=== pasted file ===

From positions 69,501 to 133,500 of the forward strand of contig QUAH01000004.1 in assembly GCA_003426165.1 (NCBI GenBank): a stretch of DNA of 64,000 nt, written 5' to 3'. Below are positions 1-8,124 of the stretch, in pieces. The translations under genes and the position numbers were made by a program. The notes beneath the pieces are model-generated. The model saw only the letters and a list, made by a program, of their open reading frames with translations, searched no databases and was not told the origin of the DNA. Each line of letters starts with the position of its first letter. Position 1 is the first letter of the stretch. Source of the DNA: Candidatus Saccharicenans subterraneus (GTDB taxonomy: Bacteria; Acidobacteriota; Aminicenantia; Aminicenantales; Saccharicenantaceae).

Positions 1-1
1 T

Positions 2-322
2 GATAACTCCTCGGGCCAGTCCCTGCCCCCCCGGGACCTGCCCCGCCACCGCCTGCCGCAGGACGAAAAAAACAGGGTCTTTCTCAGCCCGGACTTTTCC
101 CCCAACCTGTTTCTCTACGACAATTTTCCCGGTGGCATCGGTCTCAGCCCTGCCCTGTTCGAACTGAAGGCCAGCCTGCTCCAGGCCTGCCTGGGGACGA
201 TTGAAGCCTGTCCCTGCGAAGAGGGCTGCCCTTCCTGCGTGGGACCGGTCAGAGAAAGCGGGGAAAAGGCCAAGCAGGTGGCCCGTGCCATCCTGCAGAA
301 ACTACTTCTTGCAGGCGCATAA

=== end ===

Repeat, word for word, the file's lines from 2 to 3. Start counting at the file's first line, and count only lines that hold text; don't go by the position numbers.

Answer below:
Positions 1-1
1 T